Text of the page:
785 F.3d 895 (4th Cir. 2015), 13-1779, Brown v. Nucor Corp.
|Citation:||785 F.3d 895|
|Opinion Judge:||GREGORY, Circuit Judge.|
|Party Name:||QUINTON BROWN; JASON GUY; ALVIN SIMMONS; SHELDON SINGLETARY; GERALD WHITE; RAMON ROANE; JACOB RAVENELL, individually and on behalf of the class they seek to represent, Plaintiffs - Appellants, v. NUCOR CORPORATION; NUCOR STEEL-BERKELEY, Defendants - Appellees|
|Attorney:||Robert L. Wiggins, Jr., WIGGINS, CHILDS, QUINN & PANTAZIS LLC, Birmingham, Alabama, for Appellants. Lisa Schiavo Blatt, ARNOLD & PORTER LLP, Washington, D.C., for Appellees. Armand Derfner, D. Peters Wilborn, Jr., DERFNER, ALTMAN & WILBORN, Charleston, South Carolina; Ann K. Wiggins, WIGGINS, CHI...|
|Judge Panel:||Before GREGORY, AGEE, and KEENAN, Circuit Judges. Judge Gregory wrote the opinion, in which Judge Keenan joined. Judge Agee wrote the dissenting opinion. AGEE, Circuit Judge, dissenting:|
|Case Date:||May 11, 2015|
|Court:||United States Courts of Appeals, Court of Appeals for the Fourth Circuit|
In this putative class action, plaintiffs are a class of black steel workers who allege endemic racial discrimination at a South Carolina plant owned by Nucor. At issue was whether the workers have presented a common question of employment discrimination through evidence of racism in the workplace. In light of the Supreme Court's opinion in Wal-Mart Stores, Inc. v. Dukes, the district court on... (see full summary)
Argued September 17, 2014
[Copyrighted Material Omitted]
Appeal from the United States District Court for the District of South Carolina, at Charleston. (2:04-cv-22005-CWH). C. Weston Houck, Senior District Judge.
VACATED IN PART, AND REMANDED WITH INSTRUCTIONS.
This case concerns the certification of a class of black steel workers who allege endemic racial discrimination at a South Carolina plant owned by Nucor Corporation and Nucor Steel Berkeley (collectively, " Nucor" ). Plaintiffs-appellants (" the workers" ) accuse Nucor of both discriminatory job promotion practices and a racially hostile work environment under Title VII of the Civil Rights Act of 1964 and 42 U.S.C. § 1981. The district court originally denied class certification for both claims, and this Court reversed. See Brown v. Nucor Corp., 576 F.3d 149 (4th Cir. 2009) (" Brown I" ).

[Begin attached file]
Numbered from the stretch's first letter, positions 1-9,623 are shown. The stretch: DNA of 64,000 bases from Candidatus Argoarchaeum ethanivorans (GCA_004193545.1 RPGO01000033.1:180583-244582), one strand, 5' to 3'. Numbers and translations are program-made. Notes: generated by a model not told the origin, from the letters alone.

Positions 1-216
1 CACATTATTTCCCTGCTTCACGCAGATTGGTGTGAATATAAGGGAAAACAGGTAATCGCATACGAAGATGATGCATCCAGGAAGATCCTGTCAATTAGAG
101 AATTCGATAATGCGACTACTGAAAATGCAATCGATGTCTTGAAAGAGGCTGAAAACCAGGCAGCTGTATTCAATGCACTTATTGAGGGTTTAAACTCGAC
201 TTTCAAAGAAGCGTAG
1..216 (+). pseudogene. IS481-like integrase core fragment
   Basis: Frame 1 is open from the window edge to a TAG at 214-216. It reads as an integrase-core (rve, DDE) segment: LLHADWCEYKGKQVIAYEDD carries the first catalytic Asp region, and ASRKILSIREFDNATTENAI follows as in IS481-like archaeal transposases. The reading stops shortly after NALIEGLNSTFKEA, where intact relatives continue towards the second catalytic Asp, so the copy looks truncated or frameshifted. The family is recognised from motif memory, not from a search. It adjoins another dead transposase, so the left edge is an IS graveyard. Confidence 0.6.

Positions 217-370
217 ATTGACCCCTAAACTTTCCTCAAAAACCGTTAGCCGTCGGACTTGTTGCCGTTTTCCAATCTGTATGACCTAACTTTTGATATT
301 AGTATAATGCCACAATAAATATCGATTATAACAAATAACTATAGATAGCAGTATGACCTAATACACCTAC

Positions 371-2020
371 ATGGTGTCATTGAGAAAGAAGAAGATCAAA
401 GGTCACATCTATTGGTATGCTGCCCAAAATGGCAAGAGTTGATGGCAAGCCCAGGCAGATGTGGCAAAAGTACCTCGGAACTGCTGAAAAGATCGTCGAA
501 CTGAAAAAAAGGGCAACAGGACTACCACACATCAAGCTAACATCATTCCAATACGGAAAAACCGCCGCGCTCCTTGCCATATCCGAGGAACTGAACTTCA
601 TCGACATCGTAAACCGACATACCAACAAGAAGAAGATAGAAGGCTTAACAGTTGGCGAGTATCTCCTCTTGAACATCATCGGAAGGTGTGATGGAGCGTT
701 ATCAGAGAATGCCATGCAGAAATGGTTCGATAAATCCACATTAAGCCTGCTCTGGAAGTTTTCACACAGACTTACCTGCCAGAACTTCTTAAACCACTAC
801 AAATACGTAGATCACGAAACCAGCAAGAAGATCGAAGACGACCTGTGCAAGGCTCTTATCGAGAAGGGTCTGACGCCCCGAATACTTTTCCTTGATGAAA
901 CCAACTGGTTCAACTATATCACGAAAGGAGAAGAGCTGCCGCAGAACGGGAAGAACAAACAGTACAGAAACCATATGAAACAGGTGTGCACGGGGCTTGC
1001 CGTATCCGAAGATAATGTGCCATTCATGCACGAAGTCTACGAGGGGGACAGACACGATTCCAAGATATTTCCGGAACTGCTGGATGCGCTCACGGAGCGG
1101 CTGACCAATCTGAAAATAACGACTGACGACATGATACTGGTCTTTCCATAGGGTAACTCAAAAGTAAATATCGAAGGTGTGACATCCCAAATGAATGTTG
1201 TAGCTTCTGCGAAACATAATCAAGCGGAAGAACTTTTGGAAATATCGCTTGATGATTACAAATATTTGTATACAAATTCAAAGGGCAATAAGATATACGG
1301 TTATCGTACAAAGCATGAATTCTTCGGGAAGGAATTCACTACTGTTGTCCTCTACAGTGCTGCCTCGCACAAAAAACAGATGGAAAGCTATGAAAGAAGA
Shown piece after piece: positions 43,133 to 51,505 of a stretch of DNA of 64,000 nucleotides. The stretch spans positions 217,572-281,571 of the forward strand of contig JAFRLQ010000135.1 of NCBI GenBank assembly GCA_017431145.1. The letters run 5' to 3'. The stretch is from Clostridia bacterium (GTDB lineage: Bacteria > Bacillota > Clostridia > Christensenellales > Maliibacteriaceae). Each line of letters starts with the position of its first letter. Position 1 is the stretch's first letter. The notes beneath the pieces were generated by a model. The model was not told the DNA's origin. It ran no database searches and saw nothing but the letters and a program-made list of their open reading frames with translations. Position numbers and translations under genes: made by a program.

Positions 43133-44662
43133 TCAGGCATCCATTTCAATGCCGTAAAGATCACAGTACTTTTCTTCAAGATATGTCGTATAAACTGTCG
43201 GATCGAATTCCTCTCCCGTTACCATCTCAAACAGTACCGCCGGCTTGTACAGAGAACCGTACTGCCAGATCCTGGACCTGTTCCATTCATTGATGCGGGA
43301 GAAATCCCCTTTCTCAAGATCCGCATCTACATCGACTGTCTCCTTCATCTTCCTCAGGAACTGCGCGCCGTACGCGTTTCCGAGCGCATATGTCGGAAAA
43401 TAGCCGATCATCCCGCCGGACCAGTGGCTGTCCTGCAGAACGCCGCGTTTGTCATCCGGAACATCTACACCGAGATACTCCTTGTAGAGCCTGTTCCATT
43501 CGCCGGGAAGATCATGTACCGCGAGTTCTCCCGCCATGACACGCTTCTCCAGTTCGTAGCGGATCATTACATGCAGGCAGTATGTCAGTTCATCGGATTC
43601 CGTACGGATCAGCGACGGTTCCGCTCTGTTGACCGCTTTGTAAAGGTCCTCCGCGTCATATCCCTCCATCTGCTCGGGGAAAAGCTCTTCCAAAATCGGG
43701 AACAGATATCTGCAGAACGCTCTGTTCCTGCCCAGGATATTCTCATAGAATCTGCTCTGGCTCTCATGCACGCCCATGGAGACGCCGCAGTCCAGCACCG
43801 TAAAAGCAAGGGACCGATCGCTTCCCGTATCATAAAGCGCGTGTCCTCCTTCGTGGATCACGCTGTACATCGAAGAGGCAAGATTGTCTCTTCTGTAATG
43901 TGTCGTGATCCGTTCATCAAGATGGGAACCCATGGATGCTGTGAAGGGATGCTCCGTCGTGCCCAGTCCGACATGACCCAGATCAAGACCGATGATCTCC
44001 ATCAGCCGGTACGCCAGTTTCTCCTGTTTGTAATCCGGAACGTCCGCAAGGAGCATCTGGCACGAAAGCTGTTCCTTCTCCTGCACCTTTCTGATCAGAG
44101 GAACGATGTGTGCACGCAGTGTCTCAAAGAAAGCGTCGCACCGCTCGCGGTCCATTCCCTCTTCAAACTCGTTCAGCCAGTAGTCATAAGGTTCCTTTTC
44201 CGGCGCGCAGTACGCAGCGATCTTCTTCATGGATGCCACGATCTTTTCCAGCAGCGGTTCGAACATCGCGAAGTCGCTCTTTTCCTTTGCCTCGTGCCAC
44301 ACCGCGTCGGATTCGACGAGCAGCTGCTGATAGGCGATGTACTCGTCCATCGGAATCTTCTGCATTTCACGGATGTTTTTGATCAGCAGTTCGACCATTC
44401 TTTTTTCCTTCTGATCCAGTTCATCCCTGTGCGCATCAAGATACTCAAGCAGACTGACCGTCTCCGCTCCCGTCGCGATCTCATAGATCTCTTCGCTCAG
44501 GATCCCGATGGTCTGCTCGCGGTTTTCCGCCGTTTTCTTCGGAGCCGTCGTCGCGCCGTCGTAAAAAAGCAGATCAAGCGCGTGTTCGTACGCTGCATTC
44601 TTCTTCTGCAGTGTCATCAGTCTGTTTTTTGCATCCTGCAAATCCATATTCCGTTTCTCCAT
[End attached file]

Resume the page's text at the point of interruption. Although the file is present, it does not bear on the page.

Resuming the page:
The district court has revisited certification and decertified the promotions class in light of the Supreme Court's opinion in Wal-Mart Stores, Inc. v. Dukes, __ U.S. __, 131 S.Ct. 2541, 180 L.Ed.2d 374 (2011).1 We thus again confront the question of whether the workers' have presented a common question of employment discrimination through evidence of racism in the workplace. Despite Wal-Mart's reshaping of the class action landscape, we hold that the district court has for a second time erred in refusing to certify the workers' class, where (1) statistics indicate that promotions at Nucor depended in part on whether an individual was black or white; (2) substantial anecdotal evidence suggests discrimination in specific promotions decisions in multiple plant departments; and (3) there is also significant evidence that those promotions decisions were made in the context of a racially hostile work environment.
Against that backdrop, the district court fundamentally misapprehended the reach of Wal-Mart and its application to the workers' promotions class. We thus vacate the district court's decision in part and remand for re-certification of the class.
The Nucor plant encompasses six production departments that work together to melt, form, finish, and ship steel products to customers. See Brown I, 576 F.3d at 151. At the start of this litigation, 611 employees worked at the plant. Seventy-one (11.62%) were black.2 There was, however, at most one black supervisor in the production departments until after the Equal Employment Opportunity Commission (" EEOC" ) initiated charges that preceded the putative class action.
The workers' promotions claim rests on alternative theories of liability under Title VII, which prohibits employment discrimination because of an individual's " race, color, religion, sex, or national origin." 42 U.S.C. § 2000e-2. The promotions claim first alleges a pattern or practice of racially disparate treatment in promotions decisions. See Teamsters v. United States, 431 U.S. 324, 336, 97 S.Ct. 1843, 52 L.Ed.2d 396 (1977). Second, it charges that Nucor's facially neutral promotions policies and procedures had a racially disparate impact. See Griggs v. Duke Power Co., 401 U.S. 424, 431, 91 S.Ct. 849, 28 L.Ed.2d 158 (1971); Wal-Mart, 131 S.Ct. at 2554.
Both theories are grounded in a statistical analysis of racial disparities in job pro